Discuss two main characters from The Story of My Life by Helen Keller.
The Story of My Life is Helen Keller's autobiographical account of her early years, including her acceptance into Radcliffe College, an amazing achievement considering that she was a woman at the turn of the twentieth century and quite seriously disabled.
It seems that any discussion on the main "characters" should be on Helen herself and Ann Sullivan, her tutor, mentor, friend and companion over many years; in fact, the very person " who was to set my spirit free." Helen's independence was due to Ann's participation in everything Helen did. Even in college, Ann would "spell" the contents of the lectures into Helen's hands.
Helen had been left blind and deaf at the age of only nineteen months after a bout of Scarlet Fever which doctors believed would take her life. Her parents, ecstatic that their daughter had survived were to learn that she had been left in "silence and darkness." Their commendable efforts to ensure a future for their daughter led to the opportune arrival of Ann Sullivan.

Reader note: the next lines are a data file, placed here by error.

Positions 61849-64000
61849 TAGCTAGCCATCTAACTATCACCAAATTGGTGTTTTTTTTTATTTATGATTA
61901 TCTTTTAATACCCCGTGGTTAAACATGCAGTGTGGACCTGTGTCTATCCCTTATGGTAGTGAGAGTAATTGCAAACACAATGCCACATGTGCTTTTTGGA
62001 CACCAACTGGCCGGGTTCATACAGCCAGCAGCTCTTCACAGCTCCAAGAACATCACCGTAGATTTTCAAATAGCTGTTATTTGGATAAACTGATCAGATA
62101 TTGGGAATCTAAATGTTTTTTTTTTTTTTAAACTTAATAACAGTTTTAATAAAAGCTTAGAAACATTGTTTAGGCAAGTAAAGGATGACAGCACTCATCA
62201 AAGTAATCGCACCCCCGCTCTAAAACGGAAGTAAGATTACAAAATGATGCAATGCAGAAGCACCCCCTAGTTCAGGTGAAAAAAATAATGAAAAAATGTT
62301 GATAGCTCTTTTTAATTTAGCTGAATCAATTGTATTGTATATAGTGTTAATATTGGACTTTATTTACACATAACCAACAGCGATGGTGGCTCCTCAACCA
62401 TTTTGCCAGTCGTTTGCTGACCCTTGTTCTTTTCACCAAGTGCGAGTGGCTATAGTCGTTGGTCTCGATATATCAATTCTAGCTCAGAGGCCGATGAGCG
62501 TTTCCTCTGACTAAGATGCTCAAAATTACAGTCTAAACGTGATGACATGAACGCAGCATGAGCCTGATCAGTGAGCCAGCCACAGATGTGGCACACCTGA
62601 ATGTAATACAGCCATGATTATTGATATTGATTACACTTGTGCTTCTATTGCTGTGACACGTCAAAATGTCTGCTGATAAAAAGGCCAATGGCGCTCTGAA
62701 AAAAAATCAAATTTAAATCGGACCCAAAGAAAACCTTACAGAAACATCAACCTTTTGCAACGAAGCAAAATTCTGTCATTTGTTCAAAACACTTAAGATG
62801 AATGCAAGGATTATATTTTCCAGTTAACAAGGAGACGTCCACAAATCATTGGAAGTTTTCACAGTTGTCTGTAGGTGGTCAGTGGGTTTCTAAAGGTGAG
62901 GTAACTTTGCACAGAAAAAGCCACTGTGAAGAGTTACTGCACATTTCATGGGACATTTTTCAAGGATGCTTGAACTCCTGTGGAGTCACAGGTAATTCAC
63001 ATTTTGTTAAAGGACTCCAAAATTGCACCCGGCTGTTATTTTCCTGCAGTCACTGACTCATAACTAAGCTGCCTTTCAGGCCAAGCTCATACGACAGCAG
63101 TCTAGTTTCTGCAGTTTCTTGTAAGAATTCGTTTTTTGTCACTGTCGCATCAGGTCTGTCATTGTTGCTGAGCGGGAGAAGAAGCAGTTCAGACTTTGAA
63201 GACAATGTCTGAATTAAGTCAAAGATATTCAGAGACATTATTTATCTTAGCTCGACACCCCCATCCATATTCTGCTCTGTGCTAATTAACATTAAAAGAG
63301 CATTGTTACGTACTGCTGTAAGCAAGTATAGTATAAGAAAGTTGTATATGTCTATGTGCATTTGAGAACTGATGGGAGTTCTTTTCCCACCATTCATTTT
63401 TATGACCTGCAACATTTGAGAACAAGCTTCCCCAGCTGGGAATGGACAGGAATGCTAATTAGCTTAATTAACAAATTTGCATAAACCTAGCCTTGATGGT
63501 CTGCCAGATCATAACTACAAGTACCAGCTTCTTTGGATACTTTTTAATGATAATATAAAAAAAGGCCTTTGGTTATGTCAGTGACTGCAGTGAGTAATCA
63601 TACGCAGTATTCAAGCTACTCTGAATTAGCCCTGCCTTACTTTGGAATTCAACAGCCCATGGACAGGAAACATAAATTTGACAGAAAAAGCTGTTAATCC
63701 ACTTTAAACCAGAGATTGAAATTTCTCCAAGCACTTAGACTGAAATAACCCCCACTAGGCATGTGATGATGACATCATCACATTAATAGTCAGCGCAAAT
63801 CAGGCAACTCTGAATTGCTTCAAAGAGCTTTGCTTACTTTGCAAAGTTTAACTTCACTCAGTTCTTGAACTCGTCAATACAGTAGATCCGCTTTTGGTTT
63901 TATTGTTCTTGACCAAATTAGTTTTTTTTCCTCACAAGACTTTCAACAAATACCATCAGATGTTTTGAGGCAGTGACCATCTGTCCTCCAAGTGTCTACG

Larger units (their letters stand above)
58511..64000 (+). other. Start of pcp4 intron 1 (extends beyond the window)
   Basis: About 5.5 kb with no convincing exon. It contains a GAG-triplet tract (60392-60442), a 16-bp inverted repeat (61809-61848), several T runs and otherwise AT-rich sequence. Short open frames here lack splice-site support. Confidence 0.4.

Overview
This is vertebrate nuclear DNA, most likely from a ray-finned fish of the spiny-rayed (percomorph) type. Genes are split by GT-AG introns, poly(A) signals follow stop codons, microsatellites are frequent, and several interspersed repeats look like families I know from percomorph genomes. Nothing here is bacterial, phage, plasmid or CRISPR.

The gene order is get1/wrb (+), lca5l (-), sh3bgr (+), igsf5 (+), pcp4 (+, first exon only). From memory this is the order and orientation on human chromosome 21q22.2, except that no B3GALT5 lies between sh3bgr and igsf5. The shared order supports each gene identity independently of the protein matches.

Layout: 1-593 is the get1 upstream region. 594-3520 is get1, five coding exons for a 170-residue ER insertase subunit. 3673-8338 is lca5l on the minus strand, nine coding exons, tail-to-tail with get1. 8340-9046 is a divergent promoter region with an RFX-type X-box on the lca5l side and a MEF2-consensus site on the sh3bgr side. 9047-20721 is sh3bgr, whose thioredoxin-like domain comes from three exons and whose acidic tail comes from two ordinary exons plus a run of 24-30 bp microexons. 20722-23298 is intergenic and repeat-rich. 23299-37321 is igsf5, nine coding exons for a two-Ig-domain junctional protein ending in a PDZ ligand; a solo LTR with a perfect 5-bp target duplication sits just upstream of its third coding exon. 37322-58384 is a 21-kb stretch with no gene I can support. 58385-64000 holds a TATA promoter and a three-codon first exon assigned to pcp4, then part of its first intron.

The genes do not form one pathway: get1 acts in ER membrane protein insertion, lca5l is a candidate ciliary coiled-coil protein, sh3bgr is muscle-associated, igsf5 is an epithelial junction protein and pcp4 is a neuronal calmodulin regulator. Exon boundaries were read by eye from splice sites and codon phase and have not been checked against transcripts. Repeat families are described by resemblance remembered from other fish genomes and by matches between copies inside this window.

Ann Sullivan was herself visually impaired and came from The Perkins' Institute for the Blind to teach Helen how to communicate - if it was even possible. Her ability to structure her teaching around Helen's independent spirit allowed for the successful transfer of skills that gave Helen access to a"normal" world. Helen's outbursts did not even phase Ann Sullivan who understood the frustrations and simply strove to help Helen more. Despite her youth, she was only twenty years old when she went to the Keller's home, she knew what Helen needed and was able to instill a discipline and a thirst for knowledge that pushed Helen to her limits.
Helen Keller devoted her adult life to helping others with physical impairments such as her own and she championed social reform and the rights of women, children and the disabled. With Ann Sullivan at her side to ensure that her message was always delivered, she was able to motivate people from all walks of life and provide hope where there had been helplessness.
Ironically, Helen Keller led a far more fulfilling life than many people with the "gift" of sight and she was saddened by those who did not take advantage. Her life, and her autobiography The Story of My Life, transport the reader and prove that nothing is impossible as "barriers... could in time be swept away."